X-ray fluorescence (XRF) is a non-destructive analytical method used to determine elemental concentrations in various materials.
XRF works by striking a sample with an x-ray beam from an x-ray tube, causing characteristic x-rays to fluoresce from each element in the sample. A detector measures the energy and intensity (number of x-rays per second at a specific energy) of each X-ray, which is transformed into an elemental concentration using either a non-standard technique such as fundamental parameters or user-generated calibration curves.
The presence of an element is identified by the element’s characteristic X-ray emission wavelength or energy. The amount of an element present is quantified by measuring the intensity of that element’s characteristic X-ray emission.
The Atomic Level
1- All atoms have a fixed number of electrons. These electrons are arranged in orbitals around the nucleus. Energy Dispersive XRF (EDXRF) typically captures activity in the first three electron orbitals, the K, L, and M lines.
2- These electrons are arranged in orbitals around the nucleus. Energy Dispersive XRF (EDXRF) typically captures activity in the first three electron orbitals, the K, L, and M lines.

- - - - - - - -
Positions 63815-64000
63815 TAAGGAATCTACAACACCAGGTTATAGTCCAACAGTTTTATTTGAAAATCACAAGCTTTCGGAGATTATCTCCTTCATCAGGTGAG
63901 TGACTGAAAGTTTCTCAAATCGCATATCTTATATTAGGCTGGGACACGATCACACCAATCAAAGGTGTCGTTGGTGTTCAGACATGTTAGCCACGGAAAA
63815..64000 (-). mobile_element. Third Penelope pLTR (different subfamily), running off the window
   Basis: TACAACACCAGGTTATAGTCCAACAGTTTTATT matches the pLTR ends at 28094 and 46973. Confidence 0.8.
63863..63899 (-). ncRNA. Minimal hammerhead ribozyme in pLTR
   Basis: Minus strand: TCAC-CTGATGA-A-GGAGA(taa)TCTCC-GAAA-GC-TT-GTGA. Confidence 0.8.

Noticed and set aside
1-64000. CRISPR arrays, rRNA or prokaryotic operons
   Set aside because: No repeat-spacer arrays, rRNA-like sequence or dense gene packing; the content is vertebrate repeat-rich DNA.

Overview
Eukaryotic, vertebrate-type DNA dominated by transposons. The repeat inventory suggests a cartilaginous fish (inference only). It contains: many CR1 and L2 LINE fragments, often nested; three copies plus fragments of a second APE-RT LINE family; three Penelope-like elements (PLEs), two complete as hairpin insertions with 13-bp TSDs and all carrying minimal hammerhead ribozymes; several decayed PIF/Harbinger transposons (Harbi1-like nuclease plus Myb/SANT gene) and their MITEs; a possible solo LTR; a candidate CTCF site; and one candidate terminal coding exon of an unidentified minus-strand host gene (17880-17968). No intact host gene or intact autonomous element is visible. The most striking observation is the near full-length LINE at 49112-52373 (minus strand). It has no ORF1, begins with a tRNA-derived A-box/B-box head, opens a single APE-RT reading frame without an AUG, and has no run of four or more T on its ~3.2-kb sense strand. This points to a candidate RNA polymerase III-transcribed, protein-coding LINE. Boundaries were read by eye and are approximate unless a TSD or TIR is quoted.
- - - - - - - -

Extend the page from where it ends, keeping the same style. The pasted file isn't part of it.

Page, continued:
3- The primary photons from the X-ray tube have high enough energy that it knocks electrons out of the innermost orbitals, creating a vacancy (1). An electron from an outer orbital will move into the newly vacant space at the inner orbital to regain stability within the atom (2).
4- As the electron from the outer orbital moves into the inner orbital, it releases energy in the form of a secondary X-ray photon. This energy release is known as fluorescence. All elements produce fluorescence “characteristic” to themselves. Each element’s fluorescence is unique to itself.
The XRF Instrument Level
5- High-energy primary X-ray photons are emitted from an X-ray tube and strike the sample
6- The fluorescent energy is transferred to a detector, where it is absorbed and transferred into an electrical signal and then into a number (digitized).
Results can be viewed in the form of percentages, or as spectrum. The XRF will process (digitize, count) about 200,000 or more x-rays every second. These detected x-rays form a spectrum. Each peak in the spectrum is from a characteristic x-ray that was emitted by a specific element, like Cr, or Ni, etc.
The height of the peak is proportional to concentration of the element. The peak height is converted to a percentage or ppm of that element via a calibration method – either fundamental parameters or factory or user-derived empirical calibrations (see below).